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Woodstock at 40: Arlo Guthrie Reflects on Wilder Days

Arlo Guthrie, folk singing scion, was a mere 19 years old when he took the stage to perform at Woodstock.

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WWD: Since everything was shut down, how did you get out of Woodstock?
A.G.: I left on the second day. They were able to drive us out to the car that we had left at [a nearby] motel.

WWD: Speaking of government, is it true you endorsed Ron Paul in the last election and are now a registered Republican?
A.G.: I am. I really am. Though I haven’t been invited to any Republican clambakes this summer. [But] I haven’t had to change my view in order to become part of the party. Less government interference? I’ve always been for that. I’m more of a Libertarian, now that we’re talking about it….It’s not like I agree with everything the Republicans do or say. I’m more concerned when one political party is in complete control, as the Democrats are now, and you don’t have a strong and loyal opposition. We’re in a time when we need to have some opposition to legitimately question everything and to make sure that the things we’re doing are the best we can do.

WWD: It’s true that there isn’t much of a counterculture anymore. It’s been absorbed into the mainstream.
A.G.: I think to never be confronted by challenging thoughts makes you stagnant. It’s unhealthy for you as an individual and it’s unhealthy for a nation. [But] I don’t think of myself as a political activist, I mean, I’m a folk singer. That doesn’t mean that what I have to say is any less important than anybody else. It’s not any more important either — it’s just another voice. One of the things my dad used to say all the time was, “If everybody gets a chance to speak their mind, then I think we end up all being healthier for it.” So I get involved in things from time to time, not because I want to enter the political arena, but there are people infringing on my freedoms and liberties. I’ll change my mind tomorrow if someone convinces me I’m wrong. I don’t have an ideology, but I want to be heard and have people listen to what I have to say.

WWD: What do you think of the music industry these days?
A.G.: When I started in 1967, the entertainment industry was run by people who knew how to make records and films and TV shows. Now it’s run by people who love money. I think the arts have suffered greatly, because the entertainment industry now has corporate giants looking over their shoulders. And they didn’t used to! When Warners was Warner [Brothers], that was one thing! Then it became “Time Warner,” then it became “AOL [Time] Warner,” then it became something else. They’ve killed it.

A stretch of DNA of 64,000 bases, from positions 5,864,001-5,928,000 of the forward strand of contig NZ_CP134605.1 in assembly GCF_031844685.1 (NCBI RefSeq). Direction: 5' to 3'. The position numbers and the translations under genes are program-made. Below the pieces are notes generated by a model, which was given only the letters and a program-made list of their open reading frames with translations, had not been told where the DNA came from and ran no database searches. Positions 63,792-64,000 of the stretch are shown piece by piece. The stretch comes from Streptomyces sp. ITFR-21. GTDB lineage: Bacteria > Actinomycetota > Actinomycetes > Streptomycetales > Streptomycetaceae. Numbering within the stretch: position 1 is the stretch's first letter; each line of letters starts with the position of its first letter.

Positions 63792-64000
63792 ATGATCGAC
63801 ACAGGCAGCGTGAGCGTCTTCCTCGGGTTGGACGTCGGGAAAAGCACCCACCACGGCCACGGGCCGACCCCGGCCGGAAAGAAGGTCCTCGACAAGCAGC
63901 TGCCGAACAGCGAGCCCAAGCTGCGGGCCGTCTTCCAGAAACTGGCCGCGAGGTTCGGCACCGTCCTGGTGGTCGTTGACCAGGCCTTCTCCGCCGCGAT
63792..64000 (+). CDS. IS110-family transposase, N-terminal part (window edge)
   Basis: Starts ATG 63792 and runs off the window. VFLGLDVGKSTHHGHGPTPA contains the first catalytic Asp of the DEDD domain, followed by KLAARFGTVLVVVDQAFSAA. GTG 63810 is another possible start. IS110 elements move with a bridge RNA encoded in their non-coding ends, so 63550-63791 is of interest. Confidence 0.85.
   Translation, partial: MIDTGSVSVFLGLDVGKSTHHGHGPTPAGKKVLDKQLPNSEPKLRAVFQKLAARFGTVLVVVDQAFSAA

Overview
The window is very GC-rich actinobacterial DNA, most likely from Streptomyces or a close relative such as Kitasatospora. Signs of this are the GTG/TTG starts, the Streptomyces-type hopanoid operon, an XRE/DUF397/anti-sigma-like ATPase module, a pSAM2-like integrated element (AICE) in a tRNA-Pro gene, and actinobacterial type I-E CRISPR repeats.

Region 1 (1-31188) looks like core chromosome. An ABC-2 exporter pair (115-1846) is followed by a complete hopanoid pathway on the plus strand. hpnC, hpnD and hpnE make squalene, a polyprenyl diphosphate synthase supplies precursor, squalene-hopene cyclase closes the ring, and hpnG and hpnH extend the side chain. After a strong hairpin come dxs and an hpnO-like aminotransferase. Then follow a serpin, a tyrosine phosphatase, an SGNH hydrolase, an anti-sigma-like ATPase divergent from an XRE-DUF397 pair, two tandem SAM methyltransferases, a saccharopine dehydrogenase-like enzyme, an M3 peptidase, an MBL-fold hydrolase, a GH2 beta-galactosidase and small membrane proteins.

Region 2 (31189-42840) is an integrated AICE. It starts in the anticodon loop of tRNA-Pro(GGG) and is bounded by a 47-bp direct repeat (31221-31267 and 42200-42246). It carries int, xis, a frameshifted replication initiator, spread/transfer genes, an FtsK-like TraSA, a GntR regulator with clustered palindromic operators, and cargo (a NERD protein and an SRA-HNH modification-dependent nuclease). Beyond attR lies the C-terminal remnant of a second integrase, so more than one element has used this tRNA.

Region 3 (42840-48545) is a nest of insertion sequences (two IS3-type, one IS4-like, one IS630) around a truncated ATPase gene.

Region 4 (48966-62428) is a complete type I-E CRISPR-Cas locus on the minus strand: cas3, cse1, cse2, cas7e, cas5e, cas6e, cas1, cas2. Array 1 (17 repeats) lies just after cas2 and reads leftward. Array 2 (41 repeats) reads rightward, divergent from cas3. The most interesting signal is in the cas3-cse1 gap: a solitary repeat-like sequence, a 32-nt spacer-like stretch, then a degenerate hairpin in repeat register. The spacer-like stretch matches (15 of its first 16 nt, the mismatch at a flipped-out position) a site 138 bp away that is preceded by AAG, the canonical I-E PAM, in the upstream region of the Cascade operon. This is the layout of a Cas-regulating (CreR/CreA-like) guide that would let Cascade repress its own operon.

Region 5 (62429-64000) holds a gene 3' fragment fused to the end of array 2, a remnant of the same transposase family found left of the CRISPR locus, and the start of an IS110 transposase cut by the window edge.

WWD: Do you feel hindered creatively because the industry is more corporate?
A.G.: To be honest, I left the industry more than 20 years ago. In 1983, I got back an entire catalogue of records from Warners. They said, “Arlo, we don’t know how to market folk music anymore. Disco is king.” So I started my own company, Rising Son Records. I don’t have power lunches. I don’t have a dozen secretaries and people running errands. No one’s telling us what songs to sing, where to go, what to say on TV, no one is dressing me. It’s great!

WWD: Do you ever wish you were back in the mainstream music scene?
A.G.: I remember when I was 20 years old, the movie “Alice’s Restaurant” had come out, and I couldn’t walk down the street without people wanting stuff and taking pictures. I couldn’t live like that. Don’t get me wrong, I recommend that to anyone who’s 19. But you don’t want that as your life. I’m thrilled [that now] I get to be me. I get to go shopping, and nobody knows me and it’s fabulous. And when I walk out on stage [everyone says] “It must be him.” It works out.

WWD: You have a tour coming up as well as a performance in Bethel. Are you looking forward to returning to the Woodstock site?
A.G.: I’m going back with the Boston Pops, so I’m bringing the biggest band this time. But one of the problems we had is there’s no orchestrated version of “Coming into Los Angeles.” So the Boston Pops put together an arrangement that is so freaking funny. I’m dying — I cannot wait to play it.

WWD: What about “Alice’s Restaurant”?
A.G.: No. I only do “Alice’s Restaurant” on the 10th anniversaries of having written it. The next time it’s due on the concert menu is 2015. There’s no way I can do the same half hour of my life every night and not go crazy.

 

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